If we go for a pitch we go for a win: Rana Barua

Contract’s Rana Barua and Ashish Chakravarty field questions on receiving offers from other agencies, what is a compelling offer to them, taking Contract to the next level why clients are willing to wait for the agency today and more

by Priyanka Mehra
Published - May 20, 2016 8:48 AM Updated: May 20, 2016 8:48 AM
If we go for a pitch we go for a win: Rana Barua

In a freewheeling chat, Rana Barua and Ashish Chakravarty, Contract’s CEO and CCO respectively get talking on the agency’s recent wins, which include ITC Personal Care, Century LED bulbs, Abbott Healthcare, Lupin OTC, Orient Fans, Reckitt & Colman, Garnier among others. Contract has also won the mandate for mygov.in, one of the largest mandates from the Government of India.  

The duo field questions on receiving offers from other agencies, what is a compelling offer to them, taking Contract to the next level why clients are willing to wait for the agency today and more

“Singularly or as a team barring two or three very obvious network agencies, everyone has made an offer at some point or the other,” says Chakravarty in a matter-of-fact manner.

Given their team work and working equation, ‘if’ they ever considered moving out, would it be as a team? Together would be an ideal scenario agrees the duo, but the offer has to be compelling enough.

And what makes a compelling offer for the duo? A compelling offer would be a large network, a solidly creative, global kind of entity coming into India, something that is a bigger challenge than what we have achieved, say both unanimously.

Barua joined Contract in 2013, Chakravarty came on board a couple of months later. 

Chakravarty makes an interesting observation on one of the differences about the agency today.

“ Contract has always been a creative agency in its DNA, but it was more about aesthetics, we have added a lot of mass appeal to it so, today you have very “Janta-Janardan” brands also coming to us, which would not have perhaps considered Contract in the past, as it was considered this boutique, niche, high-end agency.  At the same time it’s not like we have given away on that strength either.”

Edited excerpts:

There were rumours that you were moving on from Contract; what is your take on that?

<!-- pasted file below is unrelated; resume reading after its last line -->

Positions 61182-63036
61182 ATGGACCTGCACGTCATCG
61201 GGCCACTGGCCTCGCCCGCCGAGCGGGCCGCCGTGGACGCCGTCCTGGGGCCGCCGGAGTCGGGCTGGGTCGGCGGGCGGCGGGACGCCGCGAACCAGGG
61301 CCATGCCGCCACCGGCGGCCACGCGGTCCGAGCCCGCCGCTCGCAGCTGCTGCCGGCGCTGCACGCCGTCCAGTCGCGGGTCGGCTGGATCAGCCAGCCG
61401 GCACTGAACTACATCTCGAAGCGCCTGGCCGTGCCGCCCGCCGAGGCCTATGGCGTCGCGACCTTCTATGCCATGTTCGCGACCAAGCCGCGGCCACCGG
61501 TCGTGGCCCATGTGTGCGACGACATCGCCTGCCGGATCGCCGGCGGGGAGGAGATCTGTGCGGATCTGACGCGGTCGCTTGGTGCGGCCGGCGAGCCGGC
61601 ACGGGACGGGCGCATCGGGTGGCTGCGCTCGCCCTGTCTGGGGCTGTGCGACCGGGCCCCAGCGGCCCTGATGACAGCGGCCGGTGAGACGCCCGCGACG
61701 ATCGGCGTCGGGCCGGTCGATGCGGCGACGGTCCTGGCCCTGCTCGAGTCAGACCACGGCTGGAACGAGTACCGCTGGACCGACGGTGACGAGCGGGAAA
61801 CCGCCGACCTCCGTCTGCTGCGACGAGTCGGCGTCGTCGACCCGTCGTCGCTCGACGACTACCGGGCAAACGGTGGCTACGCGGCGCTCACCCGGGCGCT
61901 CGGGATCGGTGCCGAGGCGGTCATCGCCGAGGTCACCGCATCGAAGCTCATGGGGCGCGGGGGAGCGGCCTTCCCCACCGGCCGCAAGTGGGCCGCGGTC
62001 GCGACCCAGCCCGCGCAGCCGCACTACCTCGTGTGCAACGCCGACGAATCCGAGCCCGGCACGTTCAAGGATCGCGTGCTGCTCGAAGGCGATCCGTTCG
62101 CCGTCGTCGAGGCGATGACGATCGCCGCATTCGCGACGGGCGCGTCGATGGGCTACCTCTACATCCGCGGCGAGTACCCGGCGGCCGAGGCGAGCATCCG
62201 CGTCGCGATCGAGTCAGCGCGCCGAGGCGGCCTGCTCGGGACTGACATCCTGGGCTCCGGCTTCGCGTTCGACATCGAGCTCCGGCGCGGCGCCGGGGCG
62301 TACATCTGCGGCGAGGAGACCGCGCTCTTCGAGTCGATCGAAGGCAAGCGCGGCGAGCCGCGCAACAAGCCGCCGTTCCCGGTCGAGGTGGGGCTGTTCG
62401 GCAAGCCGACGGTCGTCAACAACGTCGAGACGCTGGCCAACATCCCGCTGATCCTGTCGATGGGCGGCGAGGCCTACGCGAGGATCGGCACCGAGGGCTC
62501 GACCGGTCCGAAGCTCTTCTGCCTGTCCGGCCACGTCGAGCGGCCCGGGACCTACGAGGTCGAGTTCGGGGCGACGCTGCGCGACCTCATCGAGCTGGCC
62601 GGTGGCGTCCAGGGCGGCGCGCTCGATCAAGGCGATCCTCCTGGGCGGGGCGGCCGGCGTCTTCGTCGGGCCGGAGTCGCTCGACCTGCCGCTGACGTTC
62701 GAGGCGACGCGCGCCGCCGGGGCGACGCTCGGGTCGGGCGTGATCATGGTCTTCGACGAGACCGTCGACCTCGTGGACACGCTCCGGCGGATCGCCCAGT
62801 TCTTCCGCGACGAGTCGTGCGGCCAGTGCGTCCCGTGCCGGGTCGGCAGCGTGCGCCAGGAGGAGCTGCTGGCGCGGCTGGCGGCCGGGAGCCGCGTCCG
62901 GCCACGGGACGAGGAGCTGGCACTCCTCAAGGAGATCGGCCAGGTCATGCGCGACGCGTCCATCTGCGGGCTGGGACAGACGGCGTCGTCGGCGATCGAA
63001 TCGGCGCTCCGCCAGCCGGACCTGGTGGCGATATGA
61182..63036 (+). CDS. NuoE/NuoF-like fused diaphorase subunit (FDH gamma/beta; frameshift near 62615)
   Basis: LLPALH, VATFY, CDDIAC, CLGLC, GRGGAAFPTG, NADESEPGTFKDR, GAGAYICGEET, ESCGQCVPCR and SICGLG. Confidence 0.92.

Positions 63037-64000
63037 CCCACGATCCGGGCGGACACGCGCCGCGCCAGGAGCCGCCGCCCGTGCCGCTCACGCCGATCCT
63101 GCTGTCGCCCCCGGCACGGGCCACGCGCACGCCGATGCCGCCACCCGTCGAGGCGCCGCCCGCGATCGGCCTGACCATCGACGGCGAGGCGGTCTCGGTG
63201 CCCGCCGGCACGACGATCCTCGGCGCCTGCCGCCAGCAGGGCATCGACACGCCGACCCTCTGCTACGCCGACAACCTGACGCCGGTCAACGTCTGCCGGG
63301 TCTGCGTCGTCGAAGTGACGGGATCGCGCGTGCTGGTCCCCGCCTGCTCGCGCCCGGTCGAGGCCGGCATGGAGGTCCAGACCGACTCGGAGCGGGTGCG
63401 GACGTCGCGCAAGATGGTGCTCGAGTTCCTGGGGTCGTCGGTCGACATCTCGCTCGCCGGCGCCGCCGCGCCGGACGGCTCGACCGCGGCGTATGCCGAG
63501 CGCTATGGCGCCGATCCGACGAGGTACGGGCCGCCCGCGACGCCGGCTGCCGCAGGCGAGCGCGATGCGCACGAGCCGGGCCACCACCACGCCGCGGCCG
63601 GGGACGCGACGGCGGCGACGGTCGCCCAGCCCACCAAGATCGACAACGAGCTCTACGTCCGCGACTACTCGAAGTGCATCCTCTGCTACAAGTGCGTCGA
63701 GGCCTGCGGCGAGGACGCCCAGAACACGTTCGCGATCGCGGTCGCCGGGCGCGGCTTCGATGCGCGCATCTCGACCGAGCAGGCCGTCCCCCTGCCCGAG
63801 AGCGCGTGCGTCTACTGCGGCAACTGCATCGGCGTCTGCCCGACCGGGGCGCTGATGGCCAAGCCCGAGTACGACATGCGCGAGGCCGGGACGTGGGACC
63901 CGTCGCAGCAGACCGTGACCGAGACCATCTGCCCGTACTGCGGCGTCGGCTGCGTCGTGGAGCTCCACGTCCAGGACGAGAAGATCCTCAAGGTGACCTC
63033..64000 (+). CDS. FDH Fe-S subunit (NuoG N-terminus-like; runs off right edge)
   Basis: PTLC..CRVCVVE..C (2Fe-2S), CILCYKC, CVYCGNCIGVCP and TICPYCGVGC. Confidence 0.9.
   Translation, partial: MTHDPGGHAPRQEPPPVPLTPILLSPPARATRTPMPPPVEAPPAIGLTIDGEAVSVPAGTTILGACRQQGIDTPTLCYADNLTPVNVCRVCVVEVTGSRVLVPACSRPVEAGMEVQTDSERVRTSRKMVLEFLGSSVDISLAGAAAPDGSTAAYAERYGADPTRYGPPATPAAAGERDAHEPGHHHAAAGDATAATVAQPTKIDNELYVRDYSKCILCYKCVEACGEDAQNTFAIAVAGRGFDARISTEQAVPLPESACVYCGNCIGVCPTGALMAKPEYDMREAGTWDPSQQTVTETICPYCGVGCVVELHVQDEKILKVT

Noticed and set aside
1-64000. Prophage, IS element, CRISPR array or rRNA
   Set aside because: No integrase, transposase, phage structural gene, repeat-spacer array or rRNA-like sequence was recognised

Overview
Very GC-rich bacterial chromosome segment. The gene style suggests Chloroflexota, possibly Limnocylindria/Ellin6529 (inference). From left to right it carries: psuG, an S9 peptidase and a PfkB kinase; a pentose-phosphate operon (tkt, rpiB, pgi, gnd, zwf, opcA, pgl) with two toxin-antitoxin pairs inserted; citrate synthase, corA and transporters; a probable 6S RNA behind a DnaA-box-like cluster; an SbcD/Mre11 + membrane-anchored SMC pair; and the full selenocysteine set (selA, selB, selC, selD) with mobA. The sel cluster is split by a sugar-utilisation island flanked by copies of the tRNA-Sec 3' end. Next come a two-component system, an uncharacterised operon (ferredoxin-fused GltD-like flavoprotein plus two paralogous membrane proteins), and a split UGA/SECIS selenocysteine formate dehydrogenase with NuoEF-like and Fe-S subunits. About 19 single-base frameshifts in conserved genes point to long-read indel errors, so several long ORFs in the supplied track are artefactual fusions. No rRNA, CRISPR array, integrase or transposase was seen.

RB: Conversations keep happening. There was never intent of either looking out or moving out, and there still isn’t. There were also a lot of non- committal meetings with people who I respect and are friends. Was there a genuine desire to move out? Not yet.

When Cadbury moved gums and candy to Saatchi and Saatchi, there was a perception that the Cadbury account moved out of Contract…..

RB: Cadbury’s Celebrations is the local jewel, which stays with Contract because we have built Celebrations. Celebrations was started by Contract, the relationship is that old, the brands that have moved was due to pure global re-alignment.

AC: Our relationship with Cadbury is very deeply embedded, I believe Celebrations is the only brand in the world where gifting has been successful. Our Eid film was successful not just for Celebrations but for the entire range of Cadbury products, giving it a very good spike.

In an industry where agencies are judged on their creative product, how has the agency’s creative offering evolved to suit the changing brand dynamics?

AC: We have instilled an entrepreneurial spirit into the system. While there are different departments, we are all in it together - it’s a business to do shining work for the client.

It is not about individual glory but how to leverage creative as a tool for acquiring business. That reflects in the way we work. We have changed the entire rules of working on a client brief; we have people from all departments on the deck solving the issue of a client using the different tools available - that’s the spirit of a start-up, that’s an e-commerce scenario where individuals are not separated by departments. To a degree, we ascribe our success both in business and in creative to this spirit that we have in Contract. It’s about solving a business problem using creative, and therefore, beneficial both for the client and business.